Monday, October 15, 2012

Book Review of the King Jesus Gospel by Scot McKnight

The King Jesus Gospel: The Original Good News Revisited
by Scot McKnight
ISBN 978-0-310-41298-6
Zondervan Publishing
Reviewed by Clint Walker

Scot McKnight is becoming one of the United States' most appreciated biblical scholars. He is currently professor of New Testament at Northern Seminary in Lombard, IL. He is a prolific blogger, a sought after speaker, and an author of books for laity, clergy, and scholars. McKnight is bright and a strong communicator. And he shares his considerable skills with The King Jesus Gospel, which might be his most important book to date.

One has to look no further than the two forwards that the book has to gauge this text's importance. One forward is written by N.T. Wright, the brilliant and prolific Christian writer, academic and author who might be the leading Christian scholar living today. The other forward comes from Dallas Willard, who is one of the founding fathers of the modern Protestant spiritual formation movement.

This book is slow reading, especially if you really want to absorb what McKnight is wanting to say and who he is wanting to say it too, but it is well worth the read.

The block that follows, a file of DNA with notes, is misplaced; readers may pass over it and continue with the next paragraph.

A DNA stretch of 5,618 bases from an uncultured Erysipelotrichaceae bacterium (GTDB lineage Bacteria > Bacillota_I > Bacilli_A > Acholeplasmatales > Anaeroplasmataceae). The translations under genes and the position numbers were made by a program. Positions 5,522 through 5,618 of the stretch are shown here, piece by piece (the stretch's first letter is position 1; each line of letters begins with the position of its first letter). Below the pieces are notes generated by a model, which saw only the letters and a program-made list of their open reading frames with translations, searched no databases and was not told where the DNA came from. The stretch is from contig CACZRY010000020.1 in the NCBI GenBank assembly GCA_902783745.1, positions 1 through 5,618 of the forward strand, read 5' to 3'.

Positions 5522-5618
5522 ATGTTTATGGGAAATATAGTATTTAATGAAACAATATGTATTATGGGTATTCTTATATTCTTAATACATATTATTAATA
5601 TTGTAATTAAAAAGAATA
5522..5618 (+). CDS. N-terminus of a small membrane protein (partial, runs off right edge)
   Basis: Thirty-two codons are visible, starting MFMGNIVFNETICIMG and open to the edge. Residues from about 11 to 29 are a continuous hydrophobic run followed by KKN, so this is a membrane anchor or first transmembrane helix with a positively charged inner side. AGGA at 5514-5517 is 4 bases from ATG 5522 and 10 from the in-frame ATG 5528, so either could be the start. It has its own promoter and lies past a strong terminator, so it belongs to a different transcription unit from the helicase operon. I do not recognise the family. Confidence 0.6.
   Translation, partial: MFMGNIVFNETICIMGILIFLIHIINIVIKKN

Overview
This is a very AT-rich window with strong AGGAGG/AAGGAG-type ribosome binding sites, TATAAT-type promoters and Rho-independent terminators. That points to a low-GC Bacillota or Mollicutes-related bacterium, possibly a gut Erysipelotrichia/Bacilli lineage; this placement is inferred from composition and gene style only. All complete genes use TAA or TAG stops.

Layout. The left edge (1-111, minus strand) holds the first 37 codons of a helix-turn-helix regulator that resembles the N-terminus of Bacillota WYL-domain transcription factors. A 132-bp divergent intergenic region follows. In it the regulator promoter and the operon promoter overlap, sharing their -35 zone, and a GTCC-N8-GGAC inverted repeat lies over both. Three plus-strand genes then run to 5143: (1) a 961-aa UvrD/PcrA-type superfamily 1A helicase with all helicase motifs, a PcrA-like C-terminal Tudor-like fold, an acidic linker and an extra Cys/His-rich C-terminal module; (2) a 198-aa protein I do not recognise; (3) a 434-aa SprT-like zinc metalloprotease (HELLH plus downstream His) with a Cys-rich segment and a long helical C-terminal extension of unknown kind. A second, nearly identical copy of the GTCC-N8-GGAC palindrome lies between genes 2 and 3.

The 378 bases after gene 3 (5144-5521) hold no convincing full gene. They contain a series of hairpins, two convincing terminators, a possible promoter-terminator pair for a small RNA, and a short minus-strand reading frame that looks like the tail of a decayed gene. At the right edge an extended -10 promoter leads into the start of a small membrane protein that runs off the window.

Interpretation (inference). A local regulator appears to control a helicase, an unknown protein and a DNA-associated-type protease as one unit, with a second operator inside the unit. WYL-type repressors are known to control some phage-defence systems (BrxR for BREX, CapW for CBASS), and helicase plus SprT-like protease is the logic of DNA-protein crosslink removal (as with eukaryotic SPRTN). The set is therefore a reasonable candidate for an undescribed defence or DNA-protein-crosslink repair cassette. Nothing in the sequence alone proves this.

Specifically, McKnight is trying to teach his readers that when they talk about the gospel and use the term gospel, they are using a term that has been lifted from its biblical and cultural context, and then placed rather awkwardly in our own context. One of the key points of The King Jesus Gospel, for instance, is that the good news of Christ is embedded in the story of Israel, and the Story of Christ, which in turn is also embedded in the story of Israel. When we attempt to lift certain key points or laws from out of the story, we may be communicating a Cliff's notes version of the gospel while completely ignoring the narrative that these notes are supposed to summarize. McKnight calls us back to the full gospel, as it was intended to be communicated. For that we can be grateful.

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